Don’t Use Cordless Drill as Hammer: Avoiding Common DIY Mistakes.

If you own a cordless drill, you know how versatile it can be. From woodworking to metalworking to drilling through concrete, this tool can do it all. But have you ever considered using your cordless drill as a hammer? While it may seem like a convenient shortcut, this is a dangerous and potentially deadly mistake.

In this blog post, we’ll explore the many dangers of using a cordless drill as a hammer, and give you some tips on how to use your tool safely and effectively. So put down that drill and read on!

Why You Shouldn’t Use a Cordless Drill as a Hammer

Have you ever been tempted to use your cordless drill as a hammer? Maybe you need to hang a picture and don’t want to bother getting a proper hammer. Or perhaps you’re feeling lazy and don’t want to switch tools. Whatever the reason, I urge you not to do it.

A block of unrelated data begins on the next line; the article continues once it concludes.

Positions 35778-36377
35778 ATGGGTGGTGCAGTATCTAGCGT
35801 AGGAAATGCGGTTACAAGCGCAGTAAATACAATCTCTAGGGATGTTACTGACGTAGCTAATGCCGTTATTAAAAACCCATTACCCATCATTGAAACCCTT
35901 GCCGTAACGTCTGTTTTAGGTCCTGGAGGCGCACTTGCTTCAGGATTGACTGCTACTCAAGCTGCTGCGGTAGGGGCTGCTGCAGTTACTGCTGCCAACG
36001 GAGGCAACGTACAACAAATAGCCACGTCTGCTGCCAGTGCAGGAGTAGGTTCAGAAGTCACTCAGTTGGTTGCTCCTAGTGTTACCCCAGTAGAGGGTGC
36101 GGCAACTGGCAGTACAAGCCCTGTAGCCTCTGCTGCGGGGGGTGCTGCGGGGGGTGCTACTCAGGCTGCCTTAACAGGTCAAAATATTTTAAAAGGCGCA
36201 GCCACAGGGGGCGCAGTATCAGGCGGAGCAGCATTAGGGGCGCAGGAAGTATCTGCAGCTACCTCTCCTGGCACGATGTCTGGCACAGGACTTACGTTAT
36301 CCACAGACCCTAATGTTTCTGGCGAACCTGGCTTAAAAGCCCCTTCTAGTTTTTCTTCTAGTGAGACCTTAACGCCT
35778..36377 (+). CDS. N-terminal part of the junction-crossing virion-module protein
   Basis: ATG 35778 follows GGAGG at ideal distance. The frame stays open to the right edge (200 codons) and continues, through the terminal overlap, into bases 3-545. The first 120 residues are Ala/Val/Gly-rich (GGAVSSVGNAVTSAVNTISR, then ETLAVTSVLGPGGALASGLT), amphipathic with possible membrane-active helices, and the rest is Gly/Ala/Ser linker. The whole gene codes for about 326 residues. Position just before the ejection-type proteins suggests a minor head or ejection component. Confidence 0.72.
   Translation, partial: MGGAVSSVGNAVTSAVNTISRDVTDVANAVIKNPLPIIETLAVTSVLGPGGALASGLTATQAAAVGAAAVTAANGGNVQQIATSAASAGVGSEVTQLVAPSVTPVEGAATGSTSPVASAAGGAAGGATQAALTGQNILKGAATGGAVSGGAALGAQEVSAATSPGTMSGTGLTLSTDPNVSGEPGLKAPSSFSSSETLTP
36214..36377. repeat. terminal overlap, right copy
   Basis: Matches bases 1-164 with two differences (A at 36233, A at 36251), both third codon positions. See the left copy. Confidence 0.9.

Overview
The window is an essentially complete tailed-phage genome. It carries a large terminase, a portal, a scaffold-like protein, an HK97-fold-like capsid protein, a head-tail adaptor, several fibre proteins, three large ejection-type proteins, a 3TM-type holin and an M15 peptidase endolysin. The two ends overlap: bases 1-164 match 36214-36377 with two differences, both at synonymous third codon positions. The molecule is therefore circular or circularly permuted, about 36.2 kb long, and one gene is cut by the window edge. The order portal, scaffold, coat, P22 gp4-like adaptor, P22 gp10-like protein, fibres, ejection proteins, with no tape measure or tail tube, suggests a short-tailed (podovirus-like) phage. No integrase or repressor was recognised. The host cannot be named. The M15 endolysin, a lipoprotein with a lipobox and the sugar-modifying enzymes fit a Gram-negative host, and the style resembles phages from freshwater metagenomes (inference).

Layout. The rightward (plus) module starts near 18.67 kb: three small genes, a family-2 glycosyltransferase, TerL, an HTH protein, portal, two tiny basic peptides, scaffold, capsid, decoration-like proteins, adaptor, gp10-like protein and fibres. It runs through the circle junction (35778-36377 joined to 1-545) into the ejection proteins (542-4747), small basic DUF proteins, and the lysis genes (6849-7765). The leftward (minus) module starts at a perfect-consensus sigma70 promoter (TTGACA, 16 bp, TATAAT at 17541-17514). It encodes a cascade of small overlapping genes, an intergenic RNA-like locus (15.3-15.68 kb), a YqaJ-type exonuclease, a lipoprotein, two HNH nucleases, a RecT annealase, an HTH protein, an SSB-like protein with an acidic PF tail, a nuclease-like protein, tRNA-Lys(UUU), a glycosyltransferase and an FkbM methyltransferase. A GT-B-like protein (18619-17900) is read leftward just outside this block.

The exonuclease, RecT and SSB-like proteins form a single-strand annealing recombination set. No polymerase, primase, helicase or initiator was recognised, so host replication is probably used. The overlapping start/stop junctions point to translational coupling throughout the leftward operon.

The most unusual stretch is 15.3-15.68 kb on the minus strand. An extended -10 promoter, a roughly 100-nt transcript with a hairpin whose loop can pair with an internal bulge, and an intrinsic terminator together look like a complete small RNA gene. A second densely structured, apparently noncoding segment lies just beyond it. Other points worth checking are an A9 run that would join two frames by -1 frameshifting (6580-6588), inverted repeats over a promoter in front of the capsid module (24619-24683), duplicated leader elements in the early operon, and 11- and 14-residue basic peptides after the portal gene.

Using a cordless drill as a hammer is a bad idea for several reasons. First of all, it’s not designed for that purpose. The mechanism inside a drill is not meant to handle the force of hammering, which can damage the gears and other components.

Additionally, a drill doesn’t have the same weight or balance as a hammer, which means it’s harder to control and could lead to accidents. Finally, the drill bit itself could shatter under the stress of hammering, which could cause serious injury. So, while it may be tempting to take a shortcut, it’s not worth the risk.

Stick to using the proper tools for each job, and you’ll save yourself a lot of headaches in the long run.

Risk of Injury

Using a cordless drill as a hammer may seem like a quick solution to drive a nail or make a hole, saving time swapping tools. However, the risk of injury is too great to justify this shortcut. While a cordless drill and a hammer may look similar at first glance, they are entirely different tools designed for different purposes.